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i n  p r i n t

with Scott Ruddick

New Launching: Men Are From Mars & Women Are From Venus

(also, read In Review: February print offerings!)

Just when you thought the world had enough 'self-help for your relationship' magazines, along comes John Gray, marriage and partnership guru.

Apparently not content with best-selling books, audio-tapes and videos; CD-ROMs; seminars; prime-time television specials and a lucrative psychotherapy franchise enterprise, Gray has launched himself into the world of print magazines with a glossy bi-monthly named after his best-selling book, Men Are From Mars & Women Are From Venus.

The preview issue debuted in February . It's rather formalistic ninety-six pages are populated with articles such as 'John Gray's 365 Days of Love' and '20 Years of Passion - How To Make Your Marriage Last Forever.' There is, of course, the obligatory self-analysis test; this one purports to measure how well you know your partner. Some recipes and a travel section are thrown in for good measure.

If I sound skeptical about this magazine and the motives behind it…well, I am.

There is no disputing Gray's commercial success. His book Men Are From Mars, Women Are From Venus and its four sequels have sold over ten million copies worldwide. His latest effort is "Mars and Venus on a Date" and rumour has it he is fast at work developing a Mars-Venus approach to raising children.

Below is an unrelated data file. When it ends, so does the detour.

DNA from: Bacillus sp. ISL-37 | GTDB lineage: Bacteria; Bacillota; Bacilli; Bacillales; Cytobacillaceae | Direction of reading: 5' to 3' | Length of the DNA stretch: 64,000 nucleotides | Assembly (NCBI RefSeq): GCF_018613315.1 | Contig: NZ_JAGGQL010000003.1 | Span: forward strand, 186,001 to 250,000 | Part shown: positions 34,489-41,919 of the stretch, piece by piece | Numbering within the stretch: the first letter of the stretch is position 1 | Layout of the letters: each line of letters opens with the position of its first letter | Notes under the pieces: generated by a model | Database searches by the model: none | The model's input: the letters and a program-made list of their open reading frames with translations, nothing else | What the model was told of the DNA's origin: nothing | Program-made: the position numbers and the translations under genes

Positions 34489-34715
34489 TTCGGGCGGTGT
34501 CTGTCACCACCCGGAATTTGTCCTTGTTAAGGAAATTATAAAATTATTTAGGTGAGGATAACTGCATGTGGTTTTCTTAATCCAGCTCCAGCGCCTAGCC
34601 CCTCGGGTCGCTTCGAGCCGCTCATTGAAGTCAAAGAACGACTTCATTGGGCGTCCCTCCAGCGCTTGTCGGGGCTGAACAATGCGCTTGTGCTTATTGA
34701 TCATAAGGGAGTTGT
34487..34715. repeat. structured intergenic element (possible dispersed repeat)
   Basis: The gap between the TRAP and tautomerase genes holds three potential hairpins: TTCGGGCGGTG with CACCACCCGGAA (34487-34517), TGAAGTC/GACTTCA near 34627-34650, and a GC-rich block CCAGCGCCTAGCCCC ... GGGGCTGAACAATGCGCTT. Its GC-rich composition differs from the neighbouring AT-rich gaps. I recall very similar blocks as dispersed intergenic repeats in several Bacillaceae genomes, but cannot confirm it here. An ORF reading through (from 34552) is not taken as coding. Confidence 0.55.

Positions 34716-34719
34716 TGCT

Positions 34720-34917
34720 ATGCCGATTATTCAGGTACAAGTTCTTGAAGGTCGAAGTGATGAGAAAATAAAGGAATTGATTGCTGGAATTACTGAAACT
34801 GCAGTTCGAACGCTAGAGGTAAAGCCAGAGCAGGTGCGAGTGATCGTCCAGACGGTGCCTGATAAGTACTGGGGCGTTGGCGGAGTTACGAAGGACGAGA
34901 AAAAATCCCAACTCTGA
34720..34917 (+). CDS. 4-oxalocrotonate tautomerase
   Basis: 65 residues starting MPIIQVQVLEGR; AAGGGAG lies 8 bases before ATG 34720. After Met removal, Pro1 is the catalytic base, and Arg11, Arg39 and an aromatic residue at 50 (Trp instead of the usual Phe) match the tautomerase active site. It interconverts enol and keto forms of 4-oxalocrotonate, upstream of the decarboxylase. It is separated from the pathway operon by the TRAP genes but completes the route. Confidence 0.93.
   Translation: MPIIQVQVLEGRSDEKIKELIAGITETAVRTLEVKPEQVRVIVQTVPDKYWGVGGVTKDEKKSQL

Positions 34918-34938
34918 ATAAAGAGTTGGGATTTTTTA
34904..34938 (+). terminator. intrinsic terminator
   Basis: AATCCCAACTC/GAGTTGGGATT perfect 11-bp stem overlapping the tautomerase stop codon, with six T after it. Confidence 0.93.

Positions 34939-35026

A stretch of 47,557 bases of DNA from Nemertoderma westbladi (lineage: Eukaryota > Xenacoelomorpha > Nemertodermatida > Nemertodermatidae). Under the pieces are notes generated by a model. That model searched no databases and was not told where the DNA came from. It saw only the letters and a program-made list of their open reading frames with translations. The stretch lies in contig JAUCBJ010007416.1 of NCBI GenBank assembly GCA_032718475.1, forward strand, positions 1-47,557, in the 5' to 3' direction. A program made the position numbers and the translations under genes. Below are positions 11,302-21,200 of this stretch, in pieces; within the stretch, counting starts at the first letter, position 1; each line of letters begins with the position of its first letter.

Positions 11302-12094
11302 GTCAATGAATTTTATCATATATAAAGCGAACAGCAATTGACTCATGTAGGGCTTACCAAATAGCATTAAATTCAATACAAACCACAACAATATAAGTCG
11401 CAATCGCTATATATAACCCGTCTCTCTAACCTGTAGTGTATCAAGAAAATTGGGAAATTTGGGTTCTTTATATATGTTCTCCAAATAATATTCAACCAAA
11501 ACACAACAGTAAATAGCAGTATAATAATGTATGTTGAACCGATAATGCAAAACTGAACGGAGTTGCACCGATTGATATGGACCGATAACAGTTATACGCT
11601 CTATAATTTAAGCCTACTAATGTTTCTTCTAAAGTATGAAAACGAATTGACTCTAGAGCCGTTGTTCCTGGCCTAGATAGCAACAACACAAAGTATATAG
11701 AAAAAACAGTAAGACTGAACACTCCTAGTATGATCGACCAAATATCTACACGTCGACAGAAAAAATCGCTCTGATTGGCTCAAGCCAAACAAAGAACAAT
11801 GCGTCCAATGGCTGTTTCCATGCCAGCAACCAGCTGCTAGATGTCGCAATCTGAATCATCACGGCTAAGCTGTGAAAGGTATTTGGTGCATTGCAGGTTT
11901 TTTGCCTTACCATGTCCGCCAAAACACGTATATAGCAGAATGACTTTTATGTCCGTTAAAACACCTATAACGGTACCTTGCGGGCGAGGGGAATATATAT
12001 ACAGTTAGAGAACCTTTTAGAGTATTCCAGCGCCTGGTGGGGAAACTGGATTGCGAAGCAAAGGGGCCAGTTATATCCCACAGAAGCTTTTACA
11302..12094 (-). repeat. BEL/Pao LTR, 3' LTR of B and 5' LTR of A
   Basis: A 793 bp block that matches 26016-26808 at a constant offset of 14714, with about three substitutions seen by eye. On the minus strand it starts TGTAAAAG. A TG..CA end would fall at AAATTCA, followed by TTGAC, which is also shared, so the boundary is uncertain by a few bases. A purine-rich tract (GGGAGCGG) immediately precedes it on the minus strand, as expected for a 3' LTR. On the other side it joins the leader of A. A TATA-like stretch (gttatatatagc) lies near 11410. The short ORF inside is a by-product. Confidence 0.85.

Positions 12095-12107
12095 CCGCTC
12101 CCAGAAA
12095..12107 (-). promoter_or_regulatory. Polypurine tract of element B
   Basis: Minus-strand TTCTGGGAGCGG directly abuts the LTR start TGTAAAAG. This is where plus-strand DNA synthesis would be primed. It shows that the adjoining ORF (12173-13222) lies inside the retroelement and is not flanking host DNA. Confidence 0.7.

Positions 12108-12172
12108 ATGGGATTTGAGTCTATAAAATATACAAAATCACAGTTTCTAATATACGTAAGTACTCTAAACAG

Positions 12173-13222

Yet, I have never been a fan of Gray's nor understood the lure of his rather simplistic advice for others. Frankly, I find his relationship healing advice too slick, too simple, too uncomplicated to provide any true substantive assistance for relationships in trouble.

Gray himself is a bit of an enigma. Twice divorced, he is re-married and resides in California. He is not a therapist, though the nine years he spent as a monk entitle him under state law to refer to himself as a 'spiritual advisor'. He boasts a PhD - awarded by Columbia Pacific University, a mail-order school who, for a few thousand dollars tuition, will award degrees based on 'life experience'.

If you have read any of Gray's books or seen any of his videos, the magazine will seem very familiar. It has, in essence, taken Grays's work and spread it out in article and column form. Like it's publisher, there is nothing particularly cutting edge nor original about Mars & Venus. Many of the magazine's concepts and column ideas have been liberally borrowed from other similar magazines.

Nothing new here. Perhaps Gray's next work should be entitled One Concept Forever: How To Make One Idea Last A Career.

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